February 2024
Printing Plant-Based Meds

Many of the medicinal pharmaceuticals and cosmetics sold in the U.S. rely on imported raw plant materials from all over the world. The threat to medically important plants is steadily increasing due to climate change and invasive species/disease. Farmers and nurseries often struggle to meet the growing demand. A group of student researchers teamed up to find a solution to this problem.

The team developed a 3D-printing system for optimizing production and replication of plant-derived chemicals used in drugs, pharmaceuticals, and cosmetics. The 3D bioprinter is used to print hydrogels, or jelly-like substances made of water and polymers that can hold and release biological molecules. The bioprinter prints genetically engineered bacteria and genetically engineered yeast into adjacent hydrogels, that are then simultaneously submerged into a liquid nutrient broth. Molecules are exchanged between the yeast and bacteria, through the hydrogel, while the individual microbes remain separated and grow undisturbed. This method results in the creation of synthetic plant-based chemicals. This method could provide the pharmaceutical and cosmetic industry with a plant-free production alternative, which could reduce stress on medically important plants. Especially those endangered by climate change and invasive species.

Read the Article: Printing Plant-Based Pharmaceuticals - Without Plants
● Link includes a video interview of the team.



 Bioprinter3D bioprinter used to print custom hydrogels which result in the creation of synthetic plant-based chemicals . Credit: iGEM biomanufacturing a sustainable future. University of Rochester.

printing-plant-basedExample of bioprinted bacteria created by Rochester undergraduates containing green fluorescent proteins that glow under ultraviolet light. Credit: University of Rochester photo, J. Adam Fenster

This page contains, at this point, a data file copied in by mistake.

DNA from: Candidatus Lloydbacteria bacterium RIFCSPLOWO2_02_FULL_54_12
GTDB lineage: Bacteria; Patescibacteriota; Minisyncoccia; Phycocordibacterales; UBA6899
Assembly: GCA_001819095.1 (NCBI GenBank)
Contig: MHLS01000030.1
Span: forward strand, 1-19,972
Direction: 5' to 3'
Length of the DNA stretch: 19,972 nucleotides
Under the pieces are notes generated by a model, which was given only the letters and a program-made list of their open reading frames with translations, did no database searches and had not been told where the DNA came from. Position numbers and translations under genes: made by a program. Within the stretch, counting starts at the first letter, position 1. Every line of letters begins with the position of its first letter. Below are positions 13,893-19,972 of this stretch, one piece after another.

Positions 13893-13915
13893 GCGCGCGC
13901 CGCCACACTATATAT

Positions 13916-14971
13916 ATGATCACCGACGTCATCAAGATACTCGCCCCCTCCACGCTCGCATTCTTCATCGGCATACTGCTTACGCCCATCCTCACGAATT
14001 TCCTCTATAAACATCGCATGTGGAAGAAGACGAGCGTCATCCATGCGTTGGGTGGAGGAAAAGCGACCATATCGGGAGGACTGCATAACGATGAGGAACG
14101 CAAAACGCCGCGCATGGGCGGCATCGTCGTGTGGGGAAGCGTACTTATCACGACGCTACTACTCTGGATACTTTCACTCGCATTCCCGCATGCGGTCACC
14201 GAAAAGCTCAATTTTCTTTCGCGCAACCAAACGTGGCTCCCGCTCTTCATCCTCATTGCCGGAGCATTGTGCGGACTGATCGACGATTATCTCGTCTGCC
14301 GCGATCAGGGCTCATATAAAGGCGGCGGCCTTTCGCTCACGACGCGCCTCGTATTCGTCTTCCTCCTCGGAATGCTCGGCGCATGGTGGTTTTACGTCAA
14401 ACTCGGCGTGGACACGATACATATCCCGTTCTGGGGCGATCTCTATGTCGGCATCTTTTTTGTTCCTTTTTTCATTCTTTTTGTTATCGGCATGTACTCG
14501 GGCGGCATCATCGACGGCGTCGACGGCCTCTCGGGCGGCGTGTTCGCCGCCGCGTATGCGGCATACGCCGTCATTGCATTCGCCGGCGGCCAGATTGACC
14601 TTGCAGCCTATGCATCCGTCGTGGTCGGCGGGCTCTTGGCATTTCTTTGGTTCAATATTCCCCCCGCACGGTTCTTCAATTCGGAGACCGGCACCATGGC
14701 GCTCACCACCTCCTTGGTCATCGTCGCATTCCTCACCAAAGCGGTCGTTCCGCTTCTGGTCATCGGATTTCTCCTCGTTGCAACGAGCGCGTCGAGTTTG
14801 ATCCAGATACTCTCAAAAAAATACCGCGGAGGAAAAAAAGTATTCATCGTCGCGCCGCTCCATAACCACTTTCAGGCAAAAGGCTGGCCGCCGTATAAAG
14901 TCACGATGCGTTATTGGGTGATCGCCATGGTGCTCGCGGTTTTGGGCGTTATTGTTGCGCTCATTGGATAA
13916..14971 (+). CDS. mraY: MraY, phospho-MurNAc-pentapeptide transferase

Invasive Weed or Economic Crop

Prickly paddy melon weed (Cucumis myriocarpus) is an invasive climbing herb commonly found in Australia that has become highly damaging to the economically important crops and farmland. These weeds are known to cause loss in grain yields, cattle deaths, and control measures that cost the agricultural industry $100 million annually.

Despite the weed's evident shortcomings, a recent study has found that prickly paddy melon has the potential to be grown as a bulk source of urease enzyme (a cytosolic enzyme catalyzing the hydrolysis of urea to ammonia and carbon dioxide). This enzyme can be used to create bio-cement and prevent soil erosion, turning the invasive nuisance into an economically valuable crop.

Plant-based urease enzymes are a popular alternative to cement, lime, or artificial soil binders. Paddy melon enzymes were found to be cheaper, more sustainable, and more efficient than the alternative options at stabilizing soil. A recent study also found that using prickly paddy melon resulted in up to 75% savings compared to lab-grade enzyme production costs.

These melons are also a great choice for agricultural production because one vine can produce up to 50 melons, with each containing up to 200 seeds. The seeds are removed from each melon and crushed so the enzymes can be extracted in a liquid form. They are then freeze-dried to create a powdered, high-concentration cementation agent.” Lab grade cementation production can take up to a week, while this technique only takes 6 hours. Cementation agents can be beneficial for the construction, mining and forestry industries.

Read the research: Tran et al., 2023